Contributing Author: William A. Raabe
Ask your students where they think that charities get their revenues, and the first answers likely will be “Corporations” and “Foundations” and “Rich People,” but there is little truth in those responses. Data for 2017 contributions to charities continue to show that most gifts come from individuals, and that most are earmarked for religious and educational purposes. That is not the picture that the media paints for common consumption, but those data do not change much from year to year.
The Giving USA foundation is the source of much data (available for purchase), derived over the years from the charities themselves and from public documents, as are the Forms 990 that many charities are required to file annually with the IRS, available from a third-party foundation (free). Media sources also can be searched, as they often write stories about local charities and their supporters, giving information that ranges from the broadest to the most local focus.
One way to look at charitable giving is to see it as a form of voluntary taxation that the donors take upon themselves, augmenting the spending that governments make with additional gifts from interested parties. For instance, in Trinity Lutheran, (582 U.S. ___), a church wanted to add some playground equipment to its premises, and it applied for and received a grant from the local government to cover some of the costs. Had the government grant not come through, local donors would have needed to pay for the entire project. As the case was decided, local taxes were used for the project. With a different decision from the Supreme Court, donors would have replaced those funds, thereby “taxing themselves” and supplementing the taxes that they already had paid.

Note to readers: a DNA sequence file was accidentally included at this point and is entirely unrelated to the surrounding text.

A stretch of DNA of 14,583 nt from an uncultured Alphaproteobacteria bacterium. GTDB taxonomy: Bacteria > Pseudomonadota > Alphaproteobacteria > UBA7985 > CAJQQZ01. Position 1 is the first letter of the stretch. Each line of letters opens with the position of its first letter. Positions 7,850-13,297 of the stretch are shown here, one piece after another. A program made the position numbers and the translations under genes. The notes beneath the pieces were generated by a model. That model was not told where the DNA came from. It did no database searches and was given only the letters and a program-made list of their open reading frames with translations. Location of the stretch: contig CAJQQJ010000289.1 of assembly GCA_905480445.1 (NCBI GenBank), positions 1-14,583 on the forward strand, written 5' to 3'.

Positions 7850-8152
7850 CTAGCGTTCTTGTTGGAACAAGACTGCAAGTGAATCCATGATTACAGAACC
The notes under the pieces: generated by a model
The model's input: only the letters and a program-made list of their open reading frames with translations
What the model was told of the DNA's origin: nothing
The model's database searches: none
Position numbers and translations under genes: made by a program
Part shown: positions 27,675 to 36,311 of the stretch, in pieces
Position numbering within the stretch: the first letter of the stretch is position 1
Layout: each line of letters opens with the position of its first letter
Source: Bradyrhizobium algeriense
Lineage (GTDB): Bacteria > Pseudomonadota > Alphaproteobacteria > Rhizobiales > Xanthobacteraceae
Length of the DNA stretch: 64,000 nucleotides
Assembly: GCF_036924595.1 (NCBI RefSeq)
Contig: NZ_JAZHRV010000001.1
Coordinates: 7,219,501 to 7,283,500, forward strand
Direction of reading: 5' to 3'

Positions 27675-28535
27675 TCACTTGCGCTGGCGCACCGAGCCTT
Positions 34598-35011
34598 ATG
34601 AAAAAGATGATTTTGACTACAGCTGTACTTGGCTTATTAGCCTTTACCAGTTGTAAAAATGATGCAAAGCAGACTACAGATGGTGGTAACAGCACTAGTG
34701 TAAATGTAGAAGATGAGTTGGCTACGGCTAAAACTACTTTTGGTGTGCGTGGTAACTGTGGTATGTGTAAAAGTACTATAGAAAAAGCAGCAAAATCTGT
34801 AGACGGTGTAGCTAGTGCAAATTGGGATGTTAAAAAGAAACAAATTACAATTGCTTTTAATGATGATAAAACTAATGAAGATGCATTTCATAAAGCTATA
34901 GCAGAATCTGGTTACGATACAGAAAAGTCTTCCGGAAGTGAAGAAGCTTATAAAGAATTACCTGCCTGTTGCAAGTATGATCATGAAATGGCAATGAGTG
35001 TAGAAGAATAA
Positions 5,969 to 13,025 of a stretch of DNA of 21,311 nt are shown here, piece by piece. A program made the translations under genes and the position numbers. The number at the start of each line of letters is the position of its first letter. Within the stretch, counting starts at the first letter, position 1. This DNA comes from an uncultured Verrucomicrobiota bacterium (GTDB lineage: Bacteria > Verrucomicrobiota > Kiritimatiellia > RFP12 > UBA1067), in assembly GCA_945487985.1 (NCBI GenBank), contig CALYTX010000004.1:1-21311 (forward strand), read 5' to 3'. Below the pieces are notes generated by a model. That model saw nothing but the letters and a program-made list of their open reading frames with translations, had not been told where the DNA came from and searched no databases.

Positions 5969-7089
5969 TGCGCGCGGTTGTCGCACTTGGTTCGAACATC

Of course, if the charitable gift is seen as a voluntary tax, it is clear that the donor is allowed to select the recipient and, in some cases, direct the gifted funds to a specific project or program. Such earmarking is not allowed with most traditional taxes (i.e., a federal taxpayer cannot say “Don’t use any of my funds for defense spending,” or “Put all of my taxes to programs for medical support for veterans”).
We like to think that taxes influence all rational decision making, chiefly as a variable cost that is incurred or avoided. Data as to charitable contributions sometimes speaks to the contrary. Most gifts to religious organizations are made by non-itemizers, and thus they bring no tax benefit. Even a large gift to support one’s alma mater probably is made for largely emotional reasons, with tax savings a welcome but secondary effect. Or a gift to a medical center may be prompted by an actual experience of the donor, rather than just general interest in, say, curing arthritis.
Here are some 2017 data from the Giving USA group, which may be useful in starting your classroom conversations. Unlike most tax provisions, charitable contributions are likely already to have been considered in some depth by your students, with the resulting information (of varying accuracy) and opinions (of various degrees of support-ability) leading to perhaps heated discussion.
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